Tag Archives: taxes

Mortgage Interest Deduction Capped in Proposed Tax Overhaul

Source: RISMedia / Jameson Doris

After weeks of debate, Republican lawmakers have finally revealed their legislation for a major tax overhaul, the largest to be proposed in decades. The bill, entitled the Tax Cuts and Jobs Act, nearly doubles the standard deduction for middle-class families and makes no changes to the way 401(k) plans are treated pretax, but for REALTORS® and the consumers they serve, it’s not all good news.

Last June, House Speaker Paul Ryan warned that he would likely be unable to save all of the tax incentives that REALTORS® view as vital, The Wall Street Journal reported. We now know exactly what the Republicans were unable to salvage. Under their bill, existing homeowners can keep their mortgage interest deduction, but purchases that are made moving forward will be capped at $500,000. The bill also cuts the corporate tax rate to 20 percent (from 35 percent), as reported by The New York Times on Thursday.

“This legislation closely tracks with the House Republican Blueprint for tax reform, which threatens home values and takes money straight from the pockets of homeowners,” said National Association of REALTORS® (NAR) President Bill Brown in a statement. “REALTORS® believe in the promise of lower tax rates, but this bill is nowhere near as good a deal as the one middle-class homeowners get under current law. Tax hikes and falling home prices are a one-two punch that homeowners simply can’t afford.”

“The House Republican tax reform plan abandons middle-class taxpayers in favor of high-income Americans and wealthy corporations,” said Granger MacDonald, chairman of the National Association of Home Builders (NAHB), in a statement. “The bill eviscerates existing housing tax benefits by drastically reducing the number of homeowners who can take advantage of mortgage interest and property tax incentives. Capping mortgage interest at $500,000 for new-home purchases means that homebuyers in expensive markets will effectively lose this housing tax benefit moving forward.

“The House leadership killed a cost-effective plan proposed by NAHB that Ways and Means Committee leaders agreed to include in the legislation,” MacDonald said. “It would provide a robust homeownership tax credit that would have helped up to 37 million additional homeowners who do not currently itemize. Most of them are low- and moderate-income homeowners. Meanwhile, as corporations receive a major tax cut, small businesses, which generate the lion’s share of job growth, get limited relief. The bottom line: Congress is ignoring the needs of America’s working-class families and small businesses, and by undermining the nation’s longstanding support for homeownership and threatening to lower the value of the largest asset held by most American families, this tax reform plan will put millions of homeowners at risk.”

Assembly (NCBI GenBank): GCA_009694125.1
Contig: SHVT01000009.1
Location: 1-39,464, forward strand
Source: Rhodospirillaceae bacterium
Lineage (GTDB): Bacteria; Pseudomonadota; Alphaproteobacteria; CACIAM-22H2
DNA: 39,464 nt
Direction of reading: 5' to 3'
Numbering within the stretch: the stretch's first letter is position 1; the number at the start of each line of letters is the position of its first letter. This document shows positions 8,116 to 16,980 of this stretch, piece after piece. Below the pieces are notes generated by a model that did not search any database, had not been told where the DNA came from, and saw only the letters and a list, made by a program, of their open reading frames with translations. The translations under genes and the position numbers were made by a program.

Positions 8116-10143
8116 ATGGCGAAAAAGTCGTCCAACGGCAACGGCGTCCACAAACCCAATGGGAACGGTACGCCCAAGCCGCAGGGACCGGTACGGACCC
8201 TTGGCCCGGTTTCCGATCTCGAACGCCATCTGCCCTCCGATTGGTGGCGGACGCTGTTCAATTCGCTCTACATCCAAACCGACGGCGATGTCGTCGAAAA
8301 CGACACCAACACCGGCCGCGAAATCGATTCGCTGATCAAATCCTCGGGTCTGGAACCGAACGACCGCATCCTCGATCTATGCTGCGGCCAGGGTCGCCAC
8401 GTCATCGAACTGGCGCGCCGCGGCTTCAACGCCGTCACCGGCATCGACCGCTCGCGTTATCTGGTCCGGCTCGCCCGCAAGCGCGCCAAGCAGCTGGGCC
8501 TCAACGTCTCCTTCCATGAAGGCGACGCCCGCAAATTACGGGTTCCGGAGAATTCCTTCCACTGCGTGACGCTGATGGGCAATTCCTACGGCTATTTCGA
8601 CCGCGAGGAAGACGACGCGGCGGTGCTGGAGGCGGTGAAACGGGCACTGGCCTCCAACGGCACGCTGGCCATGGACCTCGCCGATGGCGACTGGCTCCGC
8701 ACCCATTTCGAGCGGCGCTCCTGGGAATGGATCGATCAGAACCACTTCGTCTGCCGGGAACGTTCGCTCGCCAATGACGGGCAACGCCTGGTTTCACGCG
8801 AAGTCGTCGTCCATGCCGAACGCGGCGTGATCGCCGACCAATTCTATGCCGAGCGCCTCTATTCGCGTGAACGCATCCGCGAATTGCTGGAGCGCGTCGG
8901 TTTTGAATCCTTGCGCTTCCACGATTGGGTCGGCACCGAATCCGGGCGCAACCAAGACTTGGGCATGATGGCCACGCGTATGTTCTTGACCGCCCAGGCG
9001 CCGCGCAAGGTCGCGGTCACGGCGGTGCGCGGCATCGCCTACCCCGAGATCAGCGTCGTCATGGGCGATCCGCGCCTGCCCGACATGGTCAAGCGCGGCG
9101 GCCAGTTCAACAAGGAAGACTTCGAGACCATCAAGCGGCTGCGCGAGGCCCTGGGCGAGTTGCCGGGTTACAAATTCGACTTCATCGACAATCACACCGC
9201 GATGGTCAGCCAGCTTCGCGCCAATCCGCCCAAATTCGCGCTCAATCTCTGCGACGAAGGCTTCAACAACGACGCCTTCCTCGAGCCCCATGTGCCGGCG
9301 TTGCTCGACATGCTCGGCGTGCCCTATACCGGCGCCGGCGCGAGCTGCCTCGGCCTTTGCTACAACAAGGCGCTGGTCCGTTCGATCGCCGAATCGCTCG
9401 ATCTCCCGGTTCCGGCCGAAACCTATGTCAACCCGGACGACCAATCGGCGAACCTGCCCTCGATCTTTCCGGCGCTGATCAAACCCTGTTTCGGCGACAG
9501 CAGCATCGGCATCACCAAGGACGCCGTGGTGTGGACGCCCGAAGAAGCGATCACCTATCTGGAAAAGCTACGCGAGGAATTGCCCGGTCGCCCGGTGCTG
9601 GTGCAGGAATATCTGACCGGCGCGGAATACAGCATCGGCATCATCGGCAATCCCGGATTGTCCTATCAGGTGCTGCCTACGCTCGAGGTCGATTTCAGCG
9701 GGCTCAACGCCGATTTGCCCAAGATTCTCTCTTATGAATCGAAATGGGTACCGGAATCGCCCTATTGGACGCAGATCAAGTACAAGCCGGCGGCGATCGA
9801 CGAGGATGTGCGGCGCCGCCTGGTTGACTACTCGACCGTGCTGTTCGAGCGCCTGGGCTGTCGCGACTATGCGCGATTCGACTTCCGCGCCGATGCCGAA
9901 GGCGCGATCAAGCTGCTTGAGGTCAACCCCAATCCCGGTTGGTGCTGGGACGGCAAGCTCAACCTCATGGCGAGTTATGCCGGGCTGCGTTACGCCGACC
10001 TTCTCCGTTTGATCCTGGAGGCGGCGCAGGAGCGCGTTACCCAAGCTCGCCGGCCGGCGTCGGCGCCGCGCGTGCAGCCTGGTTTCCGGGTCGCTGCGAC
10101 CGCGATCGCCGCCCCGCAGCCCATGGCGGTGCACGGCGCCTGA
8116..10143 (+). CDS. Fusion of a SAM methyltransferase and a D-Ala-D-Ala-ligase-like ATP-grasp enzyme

“The tax reform legislation proposed by House Republican leaders takes a historic step in directly revising the mortgage interest deduction (MID), a $70 billion annual tax expenditure that primarily benefits higher income households—including the top 1 percent of earners in the country,” said Diane Yentel, president and CEO of the National Low Income Housing Coalition (NLIHC), in a statement. “The Republican tax proposal makes sensible reforms in lowering the amount of a mortgage against which the MID can be claimed to $500,000 for new-home loans and doubling the standard deduction. This change to the MID would impact fewer than 6 percent of mortgages nationwide and would save an estimated $95.5 billion over the first decade; however, the legislation uses the savings generated by the MID reform to pay for lower tax rates for billionaires and corporations without addressing the affordable housing crisis in America. This proposal is a non-starter.

“Instead, Congress should reinvest the savings from the MID reform into affordable housing solutions, like the national Housing Trust Fund, rental assistance, or a renter’s credit, that would help the lowest income people in America—including seniors, people with disabilities, families with children, and other vulnerable populations—who too often struggle to pay the rent and make ends meet.

“The National Low Income Housing Coalition has significant concerns with other provisions in the overall tax bill and further analysis is needed to determine the impact,” Yentel said.

The California Association of REALTORS® (C.A.R.) echoed similar concerns. “We are currently reading through the bill proposed [on Thursday] to determine the exact impact it will have on California homeowners and its housing market,” said C.A.R. President Geoff McIntosh. “From what we have seen so far, limiting the mortgage interest deduction to $500,000 will no doubt hurt homeownership in states with high housing costs such as California.

“Any change that would make home-buying less attractive will be detrimental to the housing industry and the nation’s economy because of the 2.5 million private-sector jobs created by the industry in an average year,” McIntosh added.